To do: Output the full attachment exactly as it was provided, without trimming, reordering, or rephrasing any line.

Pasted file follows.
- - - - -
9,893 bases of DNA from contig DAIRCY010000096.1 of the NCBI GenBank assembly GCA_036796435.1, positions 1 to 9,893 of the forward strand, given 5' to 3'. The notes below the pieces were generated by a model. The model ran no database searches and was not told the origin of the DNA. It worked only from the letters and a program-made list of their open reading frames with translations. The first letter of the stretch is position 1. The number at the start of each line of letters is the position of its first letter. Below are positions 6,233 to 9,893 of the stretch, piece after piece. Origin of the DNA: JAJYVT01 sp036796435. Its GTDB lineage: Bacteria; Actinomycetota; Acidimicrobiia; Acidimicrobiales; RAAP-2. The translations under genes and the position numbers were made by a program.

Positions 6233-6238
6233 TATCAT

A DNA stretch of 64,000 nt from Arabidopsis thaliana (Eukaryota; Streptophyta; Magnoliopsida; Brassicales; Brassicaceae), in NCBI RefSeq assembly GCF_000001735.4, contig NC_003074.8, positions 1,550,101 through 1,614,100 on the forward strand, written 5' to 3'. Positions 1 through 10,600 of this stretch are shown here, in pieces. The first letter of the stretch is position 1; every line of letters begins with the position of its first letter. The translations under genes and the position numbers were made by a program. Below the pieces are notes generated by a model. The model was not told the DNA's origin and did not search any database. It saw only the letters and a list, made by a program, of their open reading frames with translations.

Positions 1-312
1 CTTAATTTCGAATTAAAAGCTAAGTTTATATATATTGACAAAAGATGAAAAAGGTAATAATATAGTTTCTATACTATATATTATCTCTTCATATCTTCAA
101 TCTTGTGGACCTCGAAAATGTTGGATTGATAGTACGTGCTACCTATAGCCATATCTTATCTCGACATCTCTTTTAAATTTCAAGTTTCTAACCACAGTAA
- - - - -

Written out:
9,893 bases of DNA from contig DAIRCY010000096.1 of the NCBI GenBank assembly GCA_036796435.1, positions 1 to 9,893 of the forward strand, given 5' to 3'. The notes below the pieces were generated by a model. The model ran no database searches and was not told the origin of the DNA. It worked only from the letters and a program-made list of their open reading frames with translations. The first letter of the stretch is position 1. The number at the start of each line of letters is the position of its first letter. Below are positions 6,233 to 9,893 of the stretch, piece after piece. Origin of the DNA: JAJYVT01 sp036796435. Its GTDB lineage: Bacteria; Actinomycetota; Acidimicrobiia; Acidimicrobiales; RAAP-2. The translations under genes and the position numbers were made by a program.

Positions 6233-6238
6233 TATCAT

A DNA stretch of 64,000 nt from Arabidopsis thaliana (Eukaryota; Streptophyta; Magnoliopsida; Brassicales; Brassicaceae), in NCBI RefSeq assembly GCF_000001735.4, contig NC_003074.8, positions 1,550,101 through 1,614,100 on the forward strand, written 5' to 3'. Positions 1 through 10,600 of this stretch are shown here, in pieces. The first letter of the stretch is position 1; every line of letters begins with the position of its first letter. The translations under genes and the position numbers were made by a program. Below the pieces are notes generated by a model. The model was not told the DNA's origin and did not search any database. It saw only the letters and a list, made by a program, of their open reading frames with translations.

Positions 1-312
1 CTTAATTTCGAATTAAAAGCTAAGTTTATATATATTGACAAAAGATGAAAAAGGTAATAATATAGTTTCTATACTATATATTATCTCTTCATATCTTCAA
101 TCTTGTGGACCTCGAAAATGTTGGATTGATAGTACGTGCTACCTATAGCCATATCTTATCTCGACATCTCTTTTAAATTTCAAGTTTCTAACCACAGTAA